The hub of London sits only an hour away, yet it might as well be a hundred. The Cotswolds are largely untouched by the modern-day world. The past is the present in this quintessentially English countryside haven. I am subdued by the medieval permanence of this place, and the pastural pace slows my inner ADD and jet lag joins in to solidify my new daze. And as I linger and poke around every nook and cranny of it all, a calm contentment burrows into my chest.
I wish the buildings could tell me their stories. If only each leaded glass window and stone tile or thatched roof could speak. The chimney and that vine-covered wall full of lichen and moss need a voice. The green hills are old, settled and full of past. I sleep within quiet thick stone walls. A lush damp green world the industrial age forgot lies outside. I dream simply of love.
The next day I am filled with coffee and fruit by Sophie, the astounding, and then whisked around in a red stick-shift mini cooper that she drives expertly, with abandon. Skyler, all 11 months of her, hollers from her car seat which makes Sophie take the turns ever so lightly faster as she races to get us to Chipping Camden to have tea with her mum.
We arrive and Skyler smiles at being released from her seat. Eveline is more beautiful than ever. She does not seem to ever age. It amazes me every time I see her. She is my own personal British royalty, full of style and strength and so impeccably British. I have known her since Vietnam, and loved her ever since for her strength and regality.
She serves us tea in her sumptuous living room along with homemade christening cake that is rum-soaked with a marzipan middle. I eat two pieces and want a third. I can’t believe how good it tastes. I wash it down with earl grey tea. Nowhere else in the world does tea taste this good.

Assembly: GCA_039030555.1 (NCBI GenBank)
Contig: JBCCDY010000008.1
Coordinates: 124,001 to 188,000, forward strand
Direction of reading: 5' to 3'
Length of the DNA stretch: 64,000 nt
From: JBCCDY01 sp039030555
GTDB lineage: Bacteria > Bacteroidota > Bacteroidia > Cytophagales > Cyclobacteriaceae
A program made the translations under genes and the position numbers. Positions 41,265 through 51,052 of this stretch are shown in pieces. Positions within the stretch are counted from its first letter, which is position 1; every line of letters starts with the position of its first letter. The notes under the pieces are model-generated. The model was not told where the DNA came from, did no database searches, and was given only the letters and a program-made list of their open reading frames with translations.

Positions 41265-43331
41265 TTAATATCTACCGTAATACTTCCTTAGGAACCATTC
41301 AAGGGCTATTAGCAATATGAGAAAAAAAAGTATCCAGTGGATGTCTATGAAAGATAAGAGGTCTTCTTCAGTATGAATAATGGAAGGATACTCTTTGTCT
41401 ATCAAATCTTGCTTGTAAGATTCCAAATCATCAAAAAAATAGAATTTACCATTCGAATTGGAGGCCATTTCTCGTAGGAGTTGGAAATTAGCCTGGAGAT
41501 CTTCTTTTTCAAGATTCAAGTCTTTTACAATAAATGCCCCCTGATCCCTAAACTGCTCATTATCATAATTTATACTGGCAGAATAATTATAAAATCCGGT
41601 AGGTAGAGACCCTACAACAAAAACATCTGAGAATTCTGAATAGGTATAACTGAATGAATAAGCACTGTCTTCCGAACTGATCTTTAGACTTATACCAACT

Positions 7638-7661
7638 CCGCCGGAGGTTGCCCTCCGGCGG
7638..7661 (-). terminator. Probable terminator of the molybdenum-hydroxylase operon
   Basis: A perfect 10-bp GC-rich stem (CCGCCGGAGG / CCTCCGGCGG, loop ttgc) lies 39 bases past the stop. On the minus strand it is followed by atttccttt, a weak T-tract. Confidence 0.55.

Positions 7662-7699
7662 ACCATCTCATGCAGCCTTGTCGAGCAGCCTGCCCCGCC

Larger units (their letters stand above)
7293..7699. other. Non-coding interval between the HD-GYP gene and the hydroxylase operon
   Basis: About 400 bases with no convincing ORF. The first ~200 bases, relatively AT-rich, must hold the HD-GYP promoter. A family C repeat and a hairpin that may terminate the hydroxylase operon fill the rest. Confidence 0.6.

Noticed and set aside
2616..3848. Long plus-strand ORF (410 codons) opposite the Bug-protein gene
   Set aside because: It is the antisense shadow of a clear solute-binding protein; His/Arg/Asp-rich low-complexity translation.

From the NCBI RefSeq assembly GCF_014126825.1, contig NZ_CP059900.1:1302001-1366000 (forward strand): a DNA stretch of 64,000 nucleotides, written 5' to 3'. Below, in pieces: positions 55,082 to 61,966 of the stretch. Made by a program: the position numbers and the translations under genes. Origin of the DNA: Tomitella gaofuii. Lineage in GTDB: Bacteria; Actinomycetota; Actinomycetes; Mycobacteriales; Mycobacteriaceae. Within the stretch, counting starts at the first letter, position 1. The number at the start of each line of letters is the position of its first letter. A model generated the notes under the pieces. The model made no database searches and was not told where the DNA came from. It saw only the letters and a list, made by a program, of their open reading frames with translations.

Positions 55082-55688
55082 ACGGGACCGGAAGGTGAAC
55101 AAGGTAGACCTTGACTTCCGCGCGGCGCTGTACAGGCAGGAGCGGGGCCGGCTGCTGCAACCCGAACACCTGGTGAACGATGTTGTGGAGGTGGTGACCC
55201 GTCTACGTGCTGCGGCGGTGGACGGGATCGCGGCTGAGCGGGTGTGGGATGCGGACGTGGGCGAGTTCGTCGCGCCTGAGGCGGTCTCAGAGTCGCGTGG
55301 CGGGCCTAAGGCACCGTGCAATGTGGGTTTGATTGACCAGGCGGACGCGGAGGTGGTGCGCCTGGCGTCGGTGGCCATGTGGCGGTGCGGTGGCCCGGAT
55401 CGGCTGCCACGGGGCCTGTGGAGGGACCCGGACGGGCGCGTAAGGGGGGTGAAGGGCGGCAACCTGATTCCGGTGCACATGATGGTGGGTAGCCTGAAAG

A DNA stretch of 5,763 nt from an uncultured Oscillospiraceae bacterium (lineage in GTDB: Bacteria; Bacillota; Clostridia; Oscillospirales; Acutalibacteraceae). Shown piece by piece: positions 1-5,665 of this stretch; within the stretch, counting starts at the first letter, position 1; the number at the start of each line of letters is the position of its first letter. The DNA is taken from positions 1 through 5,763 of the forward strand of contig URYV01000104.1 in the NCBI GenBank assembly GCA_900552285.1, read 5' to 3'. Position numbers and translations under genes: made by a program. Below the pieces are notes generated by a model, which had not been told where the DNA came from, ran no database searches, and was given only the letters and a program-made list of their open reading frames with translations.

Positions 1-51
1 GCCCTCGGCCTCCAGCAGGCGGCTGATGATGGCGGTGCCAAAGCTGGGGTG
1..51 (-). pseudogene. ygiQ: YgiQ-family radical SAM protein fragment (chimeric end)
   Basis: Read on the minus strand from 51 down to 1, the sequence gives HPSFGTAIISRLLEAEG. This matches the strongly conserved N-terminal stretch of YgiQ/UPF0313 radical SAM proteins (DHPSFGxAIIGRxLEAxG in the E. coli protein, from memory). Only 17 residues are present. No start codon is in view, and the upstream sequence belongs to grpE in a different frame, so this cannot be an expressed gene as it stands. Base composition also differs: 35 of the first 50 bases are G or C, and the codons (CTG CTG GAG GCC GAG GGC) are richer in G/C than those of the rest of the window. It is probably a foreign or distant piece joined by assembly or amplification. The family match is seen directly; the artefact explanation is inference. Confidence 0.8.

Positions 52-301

Eveline makes every house a home and this is the fifth home of hers that I’m blessed enough to have been invited into to have tea. She loves her dogs and her kitchen is always her pride and joy. The house in Vietnam was an amazement to me, then Chiswick, where I vividly recollect battling extreme jet lag within her Laura Ashley curtains and duvet with soft white sheets.
Then there was a historical old treasure named Toll House that meandered, matching it’s setting. They moved back to Chiswick where a conservatory and gorgeous garden graced that home. And now here they are, in the most beautiful home of all.
The next day Sophie and I stroll Skylar around the quaint little shops of Woodstock and we relax like royals on the grounds of Blenheim Palace.
We browse the gift shop and I buy a little book of about great walks in the Cotswolds. In it there are 2 great quotes about Chipping Campden that come to close to capturing how I feel and so I copy them down:
“When I from Campden town depart, I leave my wits, I lose my art, a melancholy clouds my face, I feel as though I fell from grace.” John Masefield 1905 From Chipping Camden.
“There are no nerves or apprehensions in the architecture of Chipping Campden.” Sacheverell Sitwell, 1986.
I leave on a high with a dinner fit for kings at the Feathered Nest in Nether Westcote. We saddled up at the bar (honestly sitting on real horse saddles) drinking warm flat British beer from the tap,
then eating creamed duck eggs with peppery pencil thin asparagus and melt in your mouth lamb chops.
We succumbed to the decadent carmel bliss and sweetness of the uber-English sticky toffee pudding before heading back to crawl under a down comforter in cozy cottage that Sophie calls home, and I call heaven. 🙂